Man, I didn't want to drive that far. But I was doing okay in the Root 66 series, in fact I still think I lead 40-50 cat 3. And there was free Heady Toppper for the racers. My son Evan said he would go when I promised quarry swimming camping and seeing the Ben and Jerry's factory...
We bought a lot of camping shit like flashlights, air mattresses and flashlights and headed out with the Mazda CX9 loaded up with camping and biking stuff.
We left about 11am on Saturday. It was a long drive as expected to Barre, with one stop at the Vermont Welcome center. A volunteer there suggested we see the grave yard in Barre... We were not too excited about that. We hit white river junction then went past the camp ground exit to hit Ben and Jerry's. The tour was horrible and over-priced, the Ice Cream afterward was incredible! It started to rain.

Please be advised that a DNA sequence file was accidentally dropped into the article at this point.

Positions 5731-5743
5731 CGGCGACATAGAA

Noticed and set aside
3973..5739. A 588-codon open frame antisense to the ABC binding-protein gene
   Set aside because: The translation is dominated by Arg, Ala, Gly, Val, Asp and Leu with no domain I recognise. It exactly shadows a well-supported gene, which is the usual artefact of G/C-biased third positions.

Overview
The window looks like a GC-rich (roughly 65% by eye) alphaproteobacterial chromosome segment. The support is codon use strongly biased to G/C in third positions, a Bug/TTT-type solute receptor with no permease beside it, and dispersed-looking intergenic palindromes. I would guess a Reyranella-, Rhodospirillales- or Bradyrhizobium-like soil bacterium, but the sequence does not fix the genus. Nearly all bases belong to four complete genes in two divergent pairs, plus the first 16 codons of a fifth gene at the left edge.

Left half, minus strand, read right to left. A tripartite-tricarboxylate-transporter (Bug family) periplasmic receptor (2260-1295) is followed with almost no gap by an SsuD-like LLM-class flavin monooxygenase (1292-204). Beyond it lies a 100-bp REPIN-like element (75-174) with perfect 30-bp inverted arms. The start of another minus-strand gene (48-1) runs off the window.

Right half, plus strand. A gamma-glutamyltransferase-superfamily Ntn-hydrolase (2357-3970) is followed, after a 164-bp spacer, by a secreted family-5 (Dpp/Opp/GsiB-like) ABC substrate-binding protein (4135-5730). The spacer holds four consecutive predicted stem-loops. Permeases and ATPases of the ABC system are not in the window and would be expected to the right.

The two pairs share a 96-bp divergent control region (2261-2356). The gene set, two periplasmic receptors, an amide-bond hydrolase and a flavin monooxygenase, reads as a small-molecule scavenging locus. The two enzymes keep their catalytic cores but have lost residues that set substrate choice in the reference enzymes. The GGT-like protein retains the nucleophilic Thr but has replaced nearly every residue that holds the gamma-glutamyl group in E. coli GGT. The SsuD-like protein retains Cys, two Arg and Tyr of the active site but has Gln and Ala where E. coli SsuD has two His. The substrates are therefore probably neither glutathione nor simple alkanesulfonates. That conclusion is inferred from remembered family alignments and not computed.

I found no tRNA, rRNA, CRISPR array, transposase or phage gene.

We headed south back toward the race, and Millstone camping area as indicated on the web. We stopped in the little store in a depressed hilly town, with hints of Granite quarry everywhere you looked. The guy in the store sold maps and owned the campground as well as the cabins/inns on the land. Somebody else owned the bike shop. We bought a map and didn't see anything we needed at the shop.
We followed the directions to the campground. It was still raining on and off. We set up our site quickly. We went to pre-ride the course, but my 11 year old worre out about one-third of the way, so I guessed I'd have to onsite it for race day. My Blur LTc was running fine, as per usual, it almost never complains and is ready to go when I am.